The Light I Needed

DATE: Monday, October 26, 2020

"Coming into HCC, I was nervous. I still wasn't really sure of myself. During my first year I wondered, can I really do this? But I learned to rise above the circumstances through a lot of support at HCC." – Diamond Smith

HCC student Diamond Smith

Diamond Smith is a 22-year-old liberal arts major from Easthampton, Mass. The following first-person profile is based on remarks she recently delivered to the HCC Board of Trustees at the invitation of President Christina Royal for a segment called "Black Students Lives Matter."


come from immigrants. My parents are from Jamaica, and education has been so important in my family. My grandmother did not have access to schooling, so she always pushed her children to get their educations, and that was passed down to me.   

This is my sophomore year at HCC. I've been studying liberal arts, which has been a pleasure. And I've been taking a lot of Learning Community courses. I've also been doing a lot of stuff having to do with my career field. I want to be a journalist, and I've been doing a lot of interviews. 

For me, being at HCC has been a very beautiful process of finding my identity as well as learning to develop my student voice, and that has always been a struggle. When I was 17, my mom got sick. I was in high school during that time and I shut down on myself. It was so difficult to concentrate, to learn. I became very isolated as a student. My mom really wanted me to push through that obstacle, because she didn't want to get in the way of my learning. 

Coming into HCC, I was nervous. I still wasn't really sure of myself. During my first year I wondered, can I really do this? But I learned to rise above the circumstances through a lot of support at HCC. There were a lot of times when teachers saw my nervousness and spoke to me and supported me, even though they didn't know what was going on at home. Diamond, they told me, you got this.  

They helped me feel that I mattered. That experience was so powerful to me. It was the light I really needed, and we all need that. 

I have had various roles at HCC: I'm president of the Black Student Alliance. I am on Student Senate and part of the Student Advisory Council, and I write for Apex, HCC's online student publication.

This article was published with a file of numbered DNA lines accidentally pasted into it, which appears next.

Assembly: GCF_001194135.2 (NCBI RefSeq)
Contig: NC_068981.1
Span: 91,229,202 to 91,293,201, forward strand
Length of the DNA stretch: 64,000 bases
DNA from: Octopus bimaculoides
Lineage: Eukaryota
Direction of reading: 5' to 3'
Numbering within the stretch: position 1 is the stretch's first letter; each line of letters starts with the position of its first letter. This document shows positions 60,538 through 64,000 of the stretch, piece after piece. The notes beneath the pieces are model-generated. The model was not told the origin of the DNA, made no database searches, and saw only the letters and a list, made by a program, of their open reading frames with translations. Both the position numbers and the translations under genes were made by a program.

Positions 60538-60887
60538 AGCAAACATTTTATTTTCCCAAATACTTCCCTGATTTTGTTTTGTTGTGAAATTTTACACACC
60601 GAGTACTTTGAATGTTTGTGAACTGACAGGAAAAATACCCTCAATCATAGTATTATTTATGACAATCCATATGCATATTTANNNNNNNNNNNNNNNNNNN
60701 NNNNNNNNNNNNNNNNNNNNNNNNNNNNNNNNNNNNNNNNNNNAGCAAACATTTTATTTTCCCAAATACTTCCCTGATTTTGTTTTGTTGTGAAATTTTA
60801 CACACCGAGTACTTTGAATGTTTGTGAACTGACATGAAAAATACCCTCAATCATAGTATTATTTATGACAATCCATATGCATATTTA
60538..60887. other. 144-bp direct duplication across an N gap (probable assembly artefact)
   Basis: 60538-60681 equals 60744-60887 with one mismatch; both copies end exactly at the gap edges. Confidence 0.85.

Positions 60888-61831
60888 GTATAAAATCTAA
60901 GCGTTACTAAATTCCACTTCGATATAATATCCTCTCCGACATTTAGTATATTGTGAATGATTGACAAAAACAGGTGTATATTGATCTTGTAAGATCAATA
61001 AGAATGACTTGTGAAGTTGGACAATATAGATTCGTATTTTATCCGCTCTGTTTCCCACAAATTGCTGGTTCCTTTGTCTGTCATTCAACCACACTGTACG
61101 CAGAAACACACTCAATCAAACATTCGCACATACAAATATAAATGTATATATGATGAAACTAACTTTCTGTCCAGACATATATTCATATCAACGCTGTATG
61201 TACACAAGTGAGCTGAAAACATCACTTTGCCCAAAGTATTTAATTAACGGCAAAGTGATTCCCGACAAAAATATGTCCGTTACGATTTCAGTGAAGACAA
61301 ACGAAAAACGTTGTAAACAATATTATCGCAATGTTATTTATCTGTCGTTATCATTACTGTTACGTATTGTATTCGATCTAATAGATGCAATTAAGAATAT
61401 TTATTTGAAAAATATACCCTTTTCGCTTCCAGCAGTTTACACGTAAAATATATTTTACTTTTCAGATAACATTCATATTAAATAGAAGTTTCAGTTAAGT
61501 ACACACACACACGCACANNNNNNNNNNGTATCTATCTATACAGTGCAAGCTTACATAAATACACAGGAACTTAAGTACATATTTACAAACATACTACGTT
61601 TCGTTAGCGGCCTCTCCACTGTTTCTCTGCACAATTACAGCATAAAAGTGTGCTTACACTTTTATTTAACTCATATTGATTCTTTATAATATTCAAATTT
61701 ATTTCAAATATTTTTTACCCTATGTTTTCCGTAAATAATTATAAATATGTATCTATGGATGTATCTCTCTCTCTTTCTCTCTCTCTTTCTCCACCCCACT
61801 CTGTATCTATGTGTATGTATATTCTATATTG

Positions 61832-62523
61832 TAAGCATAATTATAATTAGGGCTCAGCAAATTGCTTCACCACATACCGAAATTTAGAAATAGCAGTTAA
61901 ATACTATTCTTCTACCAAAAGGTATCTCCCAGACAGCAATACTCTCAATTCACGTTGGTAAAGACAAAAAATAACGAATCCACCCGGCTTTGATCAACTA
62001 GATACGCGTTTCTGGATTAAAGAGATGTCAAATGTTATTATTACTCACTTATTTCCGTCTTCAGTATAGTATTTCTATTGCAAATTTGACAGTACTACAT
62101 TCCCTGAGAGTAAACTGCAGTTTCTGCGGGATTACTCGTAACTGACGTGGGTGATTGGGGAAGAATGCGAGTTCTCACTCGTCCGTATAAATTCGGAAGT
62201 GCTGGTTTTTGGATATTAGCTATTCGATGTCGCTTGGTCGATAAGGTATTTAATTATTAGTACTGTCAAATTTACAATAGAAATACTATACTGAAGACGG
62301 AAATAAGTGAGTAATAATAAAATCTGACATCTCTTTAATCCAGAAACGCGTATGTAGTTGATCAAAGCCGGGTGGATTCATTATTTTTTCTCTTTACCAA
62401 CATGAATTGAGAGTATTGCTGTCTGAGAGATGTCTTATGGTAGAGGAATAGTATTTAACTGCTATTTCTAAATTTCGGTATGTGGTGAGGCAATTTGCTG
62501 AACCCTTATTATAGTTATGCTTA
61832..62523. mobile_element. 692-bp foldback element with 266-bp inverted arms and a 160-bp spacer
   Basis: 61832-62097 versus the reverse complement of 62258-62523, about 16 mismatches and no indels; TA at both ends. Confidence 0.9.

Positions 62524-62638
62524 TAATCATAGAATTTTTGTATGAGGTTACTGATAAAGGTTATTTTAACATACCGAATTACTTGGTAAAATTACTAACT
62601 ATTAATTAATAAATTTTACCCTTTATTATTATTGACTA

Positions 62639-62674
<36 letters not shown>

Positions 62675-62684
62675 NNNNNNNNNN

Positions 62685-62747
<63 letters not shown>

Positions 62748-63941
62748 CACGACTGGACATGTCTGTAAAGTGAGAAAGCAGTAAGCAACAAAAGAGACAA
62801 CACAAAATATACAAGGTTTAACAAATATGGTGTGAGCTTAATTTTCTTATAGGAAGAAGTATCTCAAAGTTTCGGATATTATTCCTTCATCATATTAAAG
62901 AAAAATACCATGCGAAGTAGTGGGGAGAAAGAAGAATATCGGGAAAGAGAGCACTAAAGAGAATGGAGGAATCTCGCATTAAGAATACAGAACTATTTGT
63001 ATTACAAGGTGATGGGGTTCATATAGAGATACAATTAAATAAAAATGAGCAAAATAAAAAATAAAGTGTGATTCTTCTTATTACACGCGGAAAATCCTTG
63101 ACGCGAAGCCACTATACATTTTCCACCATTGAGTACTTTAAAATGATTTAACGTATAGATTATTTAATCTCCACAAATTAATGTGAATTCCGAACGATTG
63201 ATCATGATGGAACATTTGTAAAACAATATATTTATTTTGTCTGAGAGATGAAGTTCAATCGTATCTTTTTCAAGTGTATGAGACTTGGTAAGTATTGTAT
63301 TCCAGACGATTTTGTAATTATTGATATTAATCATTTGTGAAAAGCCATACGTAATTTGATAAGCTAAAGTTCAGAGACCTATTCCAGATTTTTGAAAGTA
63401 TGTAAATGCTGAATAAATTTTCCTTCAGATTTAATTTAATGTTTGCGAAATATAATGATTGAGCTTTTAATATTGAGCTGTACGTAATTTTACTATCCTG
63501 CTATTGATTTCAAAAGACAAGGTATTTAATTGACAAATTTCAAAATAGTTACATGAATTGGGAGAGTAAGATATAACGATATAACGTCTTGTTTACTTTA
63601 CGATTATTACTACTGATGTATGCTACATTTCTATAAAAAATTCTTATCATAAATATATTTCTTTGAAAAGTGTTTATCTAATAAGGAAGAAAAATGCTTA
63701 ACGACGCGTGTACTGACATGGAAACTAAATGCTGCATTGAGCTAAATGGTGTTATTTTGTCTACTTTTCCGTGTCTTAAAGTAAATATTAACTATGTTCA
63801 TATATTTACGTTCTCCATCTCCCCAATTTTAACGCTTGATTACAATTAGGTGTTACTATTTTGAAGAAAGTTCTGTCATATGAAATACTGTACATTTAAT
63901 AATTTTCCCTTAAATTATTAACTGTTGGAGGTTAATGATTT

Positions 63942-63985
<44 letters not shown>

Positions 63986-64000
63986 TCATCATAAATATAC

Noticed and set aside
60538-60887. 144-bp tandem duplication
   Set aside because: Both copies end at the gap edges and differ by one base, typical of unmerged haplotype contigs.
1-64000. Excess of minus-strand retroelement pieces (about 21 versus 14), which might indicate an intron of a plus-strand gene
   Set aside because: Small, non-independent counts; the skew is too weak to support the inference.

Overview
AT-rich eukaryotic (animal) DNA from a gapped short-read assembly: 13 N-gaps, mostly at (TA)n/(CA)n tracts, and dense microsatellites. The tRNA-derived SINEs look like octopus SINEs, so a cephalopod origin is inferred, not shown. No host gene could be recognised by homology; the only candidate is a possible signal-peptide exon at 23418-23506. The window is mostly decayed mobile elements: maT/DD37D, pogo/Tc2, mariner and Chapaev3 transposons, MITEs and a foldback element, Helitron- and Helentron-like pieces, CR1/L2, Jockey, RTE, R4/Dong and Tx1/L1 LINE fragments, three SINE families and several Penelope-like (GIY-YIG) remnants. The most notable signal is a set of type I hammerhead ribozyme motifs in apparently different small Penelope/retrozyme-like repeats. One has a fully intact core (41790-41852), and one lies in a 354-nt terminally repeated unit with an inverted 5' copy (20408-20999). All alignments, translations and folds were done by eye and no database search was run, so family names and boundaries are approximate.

I am interested in freelance journalism, and I have done some freelance writing. I like to interview people about their lives and the things that they went through, and see how they got to be where they are now and how they became successful. I want to help people and raise awareness. 

HCC helped me find my voice. My professors and advisors encouraged me to join clubs and to create a community within the college. They encouraged me to speak to different groups. I participated in various poetry slams, and I read poems, and I met students who had similar interests. I started to feel my confidence growing more and more.   

As far as classes go, I've had a lot of favorites. I really enjoyed my philosophy class with Jonathan McCabe, Critical Thinking and Reasoning. We read Socrates and studied existentialism and morality and the philosophy behind why people make choices and do what they do, which is really interesting. 

I've loved my Learning Community classes, in particular "She Persisted: Exploring Women's Lives," a combined women's history and theater class taught by Diane Beers and Pat Sandoval. 

What I like so much about LCs is that because of the smaller class sizes and nature of the discussions, you get know your classmates and professors on a deeper level. We share a bond. It's like a family, and the material is phenomenal. Every LC is like that. 

I would say my communications class with Dawn Lovegrove really inspired my interest in journalism. We studied a lot of American journalists, including Tim Wise, who writes about racism and the racial divide in America. 

One of my most meaningful moments at HCC so far was a Zoom event I helped organize as president of BSA in celebration of Juneteenth. It was about two hours of discussion. We reflected on discrimination in America, honored George Floyd, and talked about what we can do to be advocates for each other and stand up against racism. It was really powerful and people were getting really emotional. We had a huge turnout. I loved it so much. It was really a blessing. I'm writing an article based on it for Apex, and I'm really excited about that. 

I'm hoping to graduate in the spring – fingers crossed – and then transfer to a four-year institution. I'm still looking at some colleges right now and seeing what's the best fit, given what's going on with the pandemic. I plan to study journalism. 

Overall, my experience at HCC has been very powerful and impactful. Going to HCC is a growth process. You start trying stuff, and that opens you up to different things you can do that you didn't know you could do. I think that's something that every student goes through. I'd say I'm well prepared for what comes next. HCC built me up to get to that point."

PHOTO by CHRIS YURKO: Diamond Smith